The overarching goal of community design is to include those people who will be affected by decisions in the actual decision-making process. It is easy to see how this is key to creating a sense of ‘place’ that celebrates and reflects the culture of those living or working in a particular location, supporting and reinforcing their values. Urban designers and planners have long understood the critical importance of social and cultural meanings in revitalizing cities by promoting connection and belonging.
True communities of work do the same. They focus not just on the physical attributes of the workspace but also on how employees connect to work — from the various activities they undertake throughout the day to the culture they are part of and their evolving needs and aspirations — and to each other. This requires a collaborative effort between the users of the workplace and those who help craft it. It is an integrative process in which architects and designers co-create a physical environment alongside and with the input of people within the client organization. Only by understanding a company’s activities and its norms, values, aspirations and purpose — its culture — is it possible to create a place in the workplace that will truly support employees so they can do their best work possible.
Defining Communities of Work At Fifth Third
As the Fifth Third workplace team and its architect partner, BHDP, collaborated on a design for the new headquarters, their overall goal was to create an environment that functioned like a community while appealing to increasingly mobile and disengaged workers. To this end, the renovation had seven key success metrics.
Balance a remote workforce
The assumption was that employees would continue to work from home at least part of the time post-pandemic. The physical spaces in the buildings have been redesigned to acknowledge this fact by providing the work support, resources and experiences that remote work could not replicate.
Reimagine work while enabling a return to place
The renovated headquarters is not only drawing people in, it also is providing an opportunity for interaction to support employees in their work. By prioritizing scale and diversity of space over headcount in newly renovated areas, this new space is breaking down barriers to humanize the workplace with a welcoming, neighborhood feel.
Foster collaboration, innovation and corporate identity
An emphasis on versatile meeting and collaboration spaces was a given to address Fifth Third’s challenge of limited conference and meeting rooms. The key was designing a dynamic, exciting space that employees would identify with and be drawn to, filling the environment with the energy that facilitates interaction and ideation with a wide variety of large and small group gathering spaces in both formal and informal settings.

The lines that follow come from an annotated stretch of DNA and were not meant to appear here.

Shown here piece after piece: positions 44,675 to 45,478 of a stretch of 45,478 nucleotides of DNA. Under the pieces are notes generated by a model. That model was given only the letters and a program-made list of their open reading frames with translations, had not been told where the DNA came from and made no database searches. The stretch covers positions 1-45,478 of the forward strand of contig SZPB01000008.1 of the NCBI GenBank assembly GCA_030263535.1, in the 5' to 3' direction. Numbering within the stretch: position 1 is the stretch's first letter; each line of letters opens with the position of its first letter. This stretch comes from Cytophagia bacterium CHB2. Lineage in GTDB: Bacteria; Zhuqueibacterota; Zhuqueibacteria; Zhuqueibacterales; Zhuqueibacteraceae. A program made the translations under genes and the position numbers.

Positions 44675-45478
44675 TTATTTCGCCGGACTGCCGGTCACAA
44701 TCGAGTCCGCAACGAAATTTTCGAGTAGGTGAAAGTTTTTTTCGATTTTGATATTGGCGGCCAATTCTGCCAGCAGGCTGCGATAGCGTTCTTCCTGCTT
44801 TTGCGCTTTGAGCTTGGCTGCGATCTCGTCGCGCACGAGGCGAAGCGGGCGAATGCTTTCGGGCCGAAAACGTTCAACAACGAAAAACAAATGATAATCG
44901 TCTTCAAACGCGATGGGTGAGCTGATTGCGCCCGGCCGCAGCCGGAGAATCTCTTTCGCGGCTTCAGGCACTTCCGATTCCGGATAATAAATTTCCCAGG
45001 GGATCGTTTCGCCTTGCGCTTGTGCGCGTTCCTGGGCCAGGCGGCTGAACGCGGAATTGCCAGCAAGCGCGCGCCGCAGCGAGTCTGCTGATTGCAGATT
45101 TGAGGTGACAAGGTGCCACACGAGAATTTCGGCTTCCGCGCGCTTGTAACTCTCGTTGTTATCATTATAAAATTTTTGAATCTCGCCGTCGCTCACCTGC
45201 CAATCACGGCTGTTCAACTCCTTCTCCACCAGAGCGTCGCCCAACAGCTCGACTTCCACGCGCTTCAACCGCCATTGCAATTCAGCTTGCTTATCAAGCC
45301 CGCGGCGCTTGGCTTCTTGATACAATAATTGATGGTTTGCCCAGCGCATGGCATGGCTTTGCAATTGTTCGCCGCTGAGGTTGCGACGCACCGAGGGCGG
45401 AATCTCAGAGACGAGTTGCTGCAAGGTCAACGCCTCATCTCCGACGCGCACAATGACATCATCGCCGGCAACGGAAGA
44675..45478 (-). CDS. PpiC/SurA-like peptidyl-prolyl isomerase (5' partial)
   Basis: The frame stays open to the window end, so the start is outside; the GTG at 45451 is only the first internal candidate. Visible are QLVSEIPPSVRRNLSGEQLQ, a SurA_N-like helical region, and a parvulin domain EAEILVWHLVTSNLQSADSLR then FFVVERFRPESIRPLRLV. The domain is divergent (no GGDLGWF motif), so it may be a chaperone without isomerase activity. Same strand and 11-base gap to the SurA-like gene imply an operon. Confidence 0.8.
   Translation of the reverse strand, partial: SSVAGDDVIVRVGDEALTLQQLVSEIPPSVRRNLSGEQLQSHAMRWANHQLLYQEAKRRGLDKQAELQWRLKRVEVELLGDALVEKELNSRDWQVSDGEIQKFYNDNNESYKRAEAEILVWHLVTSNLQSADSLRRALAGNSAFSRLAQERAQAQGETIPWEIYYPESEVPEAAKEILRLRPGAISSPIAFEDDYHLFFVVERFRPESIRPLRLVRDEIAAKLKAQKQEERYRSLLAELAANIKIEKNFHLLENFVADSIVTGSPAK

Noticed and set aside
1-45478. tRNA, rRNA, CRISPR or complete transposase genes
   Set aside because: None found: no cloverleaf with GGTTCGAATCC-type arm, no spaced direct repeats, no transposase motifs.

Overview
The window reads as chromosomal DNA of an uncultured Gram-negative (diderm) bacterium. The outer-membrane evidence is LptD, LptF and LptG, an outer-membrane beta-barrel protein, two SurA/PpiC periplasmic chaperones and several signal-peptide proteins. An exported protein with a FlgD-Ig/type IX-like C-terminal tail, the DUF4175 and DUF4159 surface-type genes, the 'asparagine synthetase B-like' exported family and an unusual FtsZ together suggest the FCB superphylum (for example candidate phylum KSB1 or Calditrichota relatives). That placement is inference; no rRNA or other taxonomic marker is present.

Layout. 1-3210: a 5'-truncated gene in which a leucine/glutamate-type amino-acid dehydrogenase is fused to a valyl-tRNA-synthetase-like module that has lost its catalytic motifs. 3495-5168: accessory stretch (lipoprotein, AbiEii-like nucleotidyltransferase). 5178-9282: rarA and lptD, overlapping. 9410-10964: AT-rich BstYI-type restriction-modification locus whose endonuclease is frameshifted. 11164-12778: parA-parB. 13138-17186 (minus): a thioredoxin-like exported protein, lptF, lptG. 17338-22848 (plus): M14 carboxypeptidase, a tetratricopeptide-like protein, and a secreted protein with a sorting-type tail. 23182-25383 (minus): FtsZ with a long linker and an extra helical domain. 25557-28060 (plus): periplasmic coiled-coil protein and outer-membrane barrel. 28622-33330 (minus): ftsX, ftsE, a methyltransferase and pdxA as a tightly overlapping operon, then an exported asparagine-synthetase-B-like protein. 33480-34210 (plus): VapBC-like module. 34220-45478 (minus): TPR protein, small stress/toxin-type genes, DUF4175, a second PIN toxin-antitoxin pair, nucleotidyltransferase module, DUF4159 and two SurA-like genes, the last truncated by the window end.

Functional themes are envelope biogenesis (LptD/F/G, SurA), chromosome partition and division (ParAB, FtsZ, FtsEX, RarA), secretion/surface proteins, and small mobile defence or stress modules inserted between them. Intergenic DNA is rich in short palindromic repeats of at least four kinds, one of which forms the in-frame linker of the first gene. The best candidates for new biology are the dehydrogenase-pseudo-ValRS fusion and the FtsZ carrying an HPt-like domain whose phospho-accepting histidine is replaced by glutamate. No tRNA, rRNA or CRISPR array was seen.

Be flexible in design, which can have a powerful effect on people
People like the choice provided by a variety of spaces, including private workspaces for quiet, heads-down work and opportunities for face-to-face interaction and exchange of ideas. They also like the flexibility technology can offer. The new space responds to all of these needs in a versatile way.
Be a living example of the idea, ‘the on-site is the new off-site’
Off-site meetings have traditionally been dedicated to big picture strategy, goals or projects, conducted away from the office to encourage ‘out-of-the-box’ thinking and more relaxed interchange. A key goal of the headquarters renovation was to foster a similar spontaneity, an opportunity for both planned and unplanned exchanges, where people can form new relationships and generate new ideas. Furthermore, the headquarters could have the power to provide all of the benefits those off-site sessions formerly offered.
Create vibrant cultural connectedness
The renovation should embody the identity of the people who would use the space through the careful integration of featured design elements inspired by corporate and community values. This included both Fifth Third employees — encompassing those who work in regional offices as well — and the larger Cincinnati community.
Connect the Fifth Third community of work to the community it serves
Last but far from least, the campus renovation had to welcome in clients and the community as an integral part of the Fifth Third family, whether for collaboration or for insight into the bank’s connection to the community. By minimizing physical barriers and maximising visibility into the building, emphasis was placed on creating a welcoming space to support both programmed and spontaneous moments of community engagement.
The Results: Project Connect, The Forum and The Towers
The Fifth Third headquarters renovation has been a multi-year, multi-phase project addressing everything from the ‘front door’ of the campus, to meeting and collaboration spaces, to legacy floorplates in the campus towers.
Establishing cultural connections
The most outwardly visible portion of the comprehensive overhaul is called ‘Project Connect’. Previously, the campus suffered from two separate buildings with no clear entrance and confusing or absent wayfinding. Both employees and visitors had a hard time navigating their way around the campus. The confusion also presented security issues.